Wednesday, October 2, 2013

Editorial: What's really important

The unnamed Courier editor today joins the right-wing media's told-ya-so bandwagon in blaming the President for glitches on the opening day of enrollment in the state-run health-care exchanges, blaming both houses of Congress for the embarrassing stupidity and intransigence of a few Republicans in the House, and then gets to what really bothers him: that he might miss a baseball game on teevee.

The Republicans who designed the Affordable Care Act demanded that the states have the option to run their own exchanges, preserving the illusion of local control with the practical reality of greater insurance-company influence, so it should be no surprise that your mileage may vary by state. What the editor glosses over is that the "software glitches" consist primarily of more people trying to sign up than the systems can handle. I suppose you might blame the President for promoting the system well enough that it attracts customers, but that's a success, not a fail.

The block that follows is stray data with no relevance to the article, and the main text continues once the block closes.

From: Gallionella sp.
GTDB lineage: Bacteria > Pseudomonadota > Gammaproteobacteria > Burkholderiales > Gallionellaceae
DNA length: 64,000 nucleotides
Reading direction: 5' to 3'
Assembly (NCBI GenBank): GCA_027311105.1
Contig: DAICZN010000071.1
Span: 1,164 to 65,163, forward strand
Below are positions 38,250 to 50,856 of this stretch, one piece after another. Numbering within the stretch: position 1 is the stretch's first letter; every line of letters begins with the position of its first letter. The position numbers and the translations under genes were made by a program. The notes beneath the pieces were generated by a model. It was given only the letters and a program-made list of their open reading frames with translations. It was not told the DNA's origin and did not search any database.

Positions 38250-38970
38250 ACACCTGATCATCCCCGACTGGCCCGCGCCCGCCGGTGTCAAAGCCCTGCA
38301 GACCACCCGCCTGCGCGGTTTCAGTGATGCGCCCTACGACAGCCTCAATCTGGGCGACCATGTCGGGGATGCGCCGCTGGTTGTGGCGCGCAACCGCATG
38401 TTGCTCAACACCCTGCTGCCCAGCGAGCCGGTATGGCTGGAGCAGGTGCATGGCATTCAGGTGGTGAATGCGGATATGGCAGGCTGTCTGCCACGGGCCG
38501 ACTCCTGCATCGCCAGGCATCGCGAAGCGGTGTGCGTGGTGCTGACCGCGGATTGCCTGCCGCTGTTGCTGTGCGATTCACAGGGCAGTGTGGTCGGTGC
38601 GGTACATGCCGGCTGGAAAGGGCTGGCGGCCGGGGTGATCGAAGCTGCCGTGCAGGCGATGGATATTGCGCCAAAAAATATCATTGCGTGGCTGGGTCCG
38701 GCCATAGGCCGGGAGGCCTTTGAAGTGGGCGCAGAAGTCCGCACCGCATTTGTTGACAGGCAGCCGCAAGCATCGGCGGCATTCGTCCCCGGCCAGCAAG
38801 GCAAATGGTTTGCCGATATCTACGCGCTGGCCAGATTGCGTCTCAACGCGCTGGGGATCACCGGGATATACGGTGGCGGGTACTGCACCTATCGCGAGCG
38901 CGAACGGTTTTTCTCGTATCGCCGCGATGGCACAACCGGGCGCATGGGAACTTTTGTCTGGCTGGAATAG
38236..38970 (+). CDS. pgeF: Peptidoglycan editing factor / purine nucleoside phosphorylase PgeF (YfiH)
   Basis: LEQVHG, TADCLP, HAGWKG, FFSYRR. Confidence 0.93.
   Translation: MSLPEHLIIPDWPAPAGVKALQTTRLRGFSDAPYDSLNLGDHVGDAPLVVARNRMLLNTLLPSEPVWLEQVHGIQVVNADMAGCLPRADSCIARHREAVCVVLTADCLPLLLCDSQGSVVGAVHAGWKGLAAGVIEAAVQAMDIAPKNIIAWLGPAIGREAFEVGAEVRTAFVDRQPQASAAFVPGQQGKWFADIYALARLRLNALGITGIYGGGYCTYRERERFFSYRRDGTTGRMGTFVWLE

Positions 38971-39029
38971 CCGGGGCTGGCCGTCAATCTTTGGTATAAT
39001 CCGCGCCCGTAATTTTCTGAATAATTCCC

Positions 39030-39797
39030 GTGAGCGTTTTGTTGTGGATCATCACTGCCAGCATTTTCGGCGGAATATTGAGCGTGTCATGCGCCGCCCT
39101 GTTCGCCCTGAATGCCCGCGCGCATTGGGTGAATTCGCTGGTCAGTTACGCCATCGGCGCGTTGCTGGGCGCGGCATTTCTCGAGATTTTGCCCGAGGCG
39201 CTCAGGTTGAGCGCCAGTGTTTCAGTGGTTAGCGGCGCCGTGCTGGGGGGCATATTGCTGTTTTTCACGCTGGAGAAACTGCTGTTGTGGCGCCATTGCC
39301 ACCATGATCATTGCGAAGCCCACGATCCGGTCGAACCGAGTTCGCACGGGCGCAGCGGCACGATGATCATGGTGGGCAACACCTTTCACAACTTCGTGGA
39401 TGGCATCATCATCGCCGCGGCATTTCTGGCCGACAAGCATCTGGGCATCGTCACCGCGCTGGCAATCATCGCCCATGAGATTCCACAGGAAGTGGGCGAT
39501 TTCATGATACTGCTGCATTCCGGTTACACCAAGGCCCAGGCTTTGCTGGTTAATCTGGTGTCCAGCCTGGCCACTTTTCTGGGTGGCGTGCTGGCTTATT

Blaming Congress-writ-large for the shutdown didn't work in '95 and it's not working now, because it's very widely and accurately reported that if House leadership were to allow a vote on a clean spending bill, without empty ideological posturing about the ACA, etc., it would pass without fuss and the shutdown would be over. This is a small group (around 30 of 435) of Rs taking government services hostage over an argument they cannot win, in fact one they lost years ago.

If Dems share any blame for the shutdown, it's in their unwillingness to exert emergency powers and fund the government anyway, because that would appear to be illegal and certainly trigger a court fight (while poor families still got their food stamps and the Canyon continued to fuel the NorAz economy). I admit doubt that the Rs would be so gentle were the roles reversed.

If the editor were more self-aware I might take his pivot to lamenting the local loss of baseball games on cable teevee as satire, but, erm, no. He really does think he's writing about something important there. That sort of sums up the management style of the whole operation, dunnit?

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